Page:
Contact us to get involved.

By leveraging market forces and the immense resources of the private sector, there is hope that we can transform the situation, but I am afraid we are literally at the last hour and there is real urgency for action. We know now what we have to do to rescue the situation rather than going on talking about it.

In September, to mark Climate Week, I called for a new Marshall-like Plan for people, planet and nature. I look forward to detailing and mobilizing action for this plan in the weeks and months ahead.

Today, as we focus on financing and investment to drive the green recovery, I would like to highlight 10 actions that could make a tremendous difference.

1. Proactively mobilize investment in sustainable infrastructure, with a focus on carving out a global asset class for sustainable project financing to unlock capital currently invested elsewhere.

2. Establish functioning global markets for natural capital and carbon offsets, enabling rewards for negative emissions by developing new market frameworks.

3. Promote the scale up of emerging technologies that support sustainability and provide them with the advisory support they need to access capital markets more quickly.

4. Rigorously work towards the provision of reliable data and actively advance the adoption of common metrics and standards, as for example in the IBC scorecard, in order to allow more informed assessments of sustainability compliance and opportunities for improvement, in particular with regard to alignment with the Paris Agreement. It is time now to move towards unified metrics and global standards, to encourage accelerated progress through uniformed benchmarking.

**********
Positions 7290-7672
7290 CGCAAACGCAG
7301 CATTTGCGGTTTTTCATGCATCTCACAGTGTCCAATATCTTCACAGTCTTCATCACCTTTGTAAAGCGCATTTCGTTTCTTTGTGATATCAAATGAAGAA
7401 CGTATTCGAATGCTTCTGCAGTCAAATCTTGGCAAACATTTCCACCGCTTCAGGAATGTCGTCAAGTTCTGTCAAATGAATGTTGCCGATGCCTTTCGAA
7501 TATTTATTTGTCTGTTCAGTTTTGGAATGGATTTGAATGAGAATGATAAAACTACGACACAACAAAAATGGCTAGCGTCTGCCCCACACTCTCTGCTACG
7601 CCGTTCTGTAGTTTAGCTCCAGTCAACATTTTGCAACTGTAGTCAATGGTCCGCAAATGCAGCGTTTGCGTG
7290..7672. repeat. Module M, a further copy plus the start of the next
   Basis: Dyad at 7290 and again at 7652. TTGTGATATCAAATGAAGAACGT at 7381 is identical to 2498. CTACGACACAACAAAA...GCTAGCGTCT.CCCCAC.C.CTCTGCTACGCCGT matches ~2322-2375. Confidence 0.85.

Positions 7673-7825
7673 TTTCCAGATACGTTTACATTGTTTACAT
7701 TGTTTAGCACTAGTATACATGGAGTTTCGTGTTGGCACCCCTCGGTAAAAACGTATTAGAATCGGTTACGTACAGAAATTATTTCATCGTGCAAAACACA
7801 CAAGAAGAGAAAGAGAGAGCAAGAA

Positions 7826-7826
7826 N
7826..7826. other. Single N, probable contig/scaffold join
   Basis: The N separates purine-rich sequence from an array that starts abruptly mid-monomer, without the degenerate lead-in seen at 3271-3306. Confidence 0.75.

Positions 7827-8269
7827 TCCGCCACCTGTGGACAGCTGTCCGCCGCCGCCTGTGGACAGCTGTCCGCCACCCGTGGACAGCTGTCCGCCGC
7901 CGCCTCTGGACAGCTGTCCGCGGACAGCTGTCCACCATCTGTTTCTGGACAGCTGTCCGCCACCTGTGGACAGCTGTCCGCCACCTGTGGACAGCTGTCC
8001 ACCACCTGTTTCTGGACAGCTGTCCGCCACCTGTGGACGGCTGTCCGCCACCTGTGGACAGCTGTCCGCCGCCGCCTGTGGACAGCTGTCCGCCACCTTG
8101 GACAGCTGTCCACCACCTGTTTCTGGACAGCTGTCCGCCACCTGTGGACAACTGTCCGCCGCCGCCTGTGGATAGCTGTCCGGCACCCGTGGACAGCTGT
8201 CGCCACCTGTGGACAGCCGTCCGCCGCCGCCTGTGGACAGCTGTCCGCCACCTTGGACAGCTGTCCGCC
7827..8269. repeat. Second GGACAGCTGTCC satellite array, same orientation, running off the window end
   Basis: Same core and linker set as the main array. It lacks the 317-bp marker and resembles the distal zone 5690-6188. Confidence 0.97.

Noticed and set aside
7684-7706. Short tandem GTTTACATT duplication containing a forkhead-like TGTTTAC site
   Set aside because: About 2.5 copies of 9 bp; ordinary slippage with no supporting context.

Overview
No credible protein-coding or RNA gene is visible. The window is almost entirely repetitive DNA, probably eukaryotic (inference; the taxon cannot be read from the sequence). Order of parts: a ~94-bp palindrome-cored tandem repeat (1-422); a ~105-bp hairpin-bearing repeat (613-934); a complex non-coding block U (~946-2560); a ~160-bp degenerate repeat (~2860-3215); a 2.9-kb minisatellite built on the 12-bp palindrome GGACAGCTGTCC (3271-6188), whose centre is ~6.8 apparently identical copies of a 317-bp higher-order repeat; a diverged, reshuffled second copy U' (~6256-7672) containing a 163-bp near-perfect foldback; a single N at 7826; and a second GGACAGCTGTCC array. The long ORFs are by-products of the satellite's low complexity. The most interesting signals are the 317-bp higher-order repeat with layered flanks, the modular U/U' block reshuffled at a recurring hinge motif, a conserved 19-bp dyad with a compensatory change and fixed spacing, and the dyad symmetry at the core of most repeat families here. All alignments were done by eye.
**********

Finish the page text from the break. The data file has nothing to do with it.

5. Provide development finance capital to promote research and development and innovative sustainable solutions, while leveraging financial innovations to accommodate small to medium enterprises, which typically find it difficult to access significant pools of capital.

6. Build nature-based solutions and carbon capture use and storage into companies' asset base and supply chains. We need to advise clients how this can offer significant economic growth opportunities in areas such as the circular bioeconomy, ecotourism, and green public infrastructure. The only way to reduce emissions at the scale required, short of a ban on fossil fuels, is to accelerate the development, implementation and scaling up of carbon capture use and storage, both nature-based and engineered to buy us precious time, while allowing us rapidly to draw down carbon emissions as we transition towards a net-zero global economy.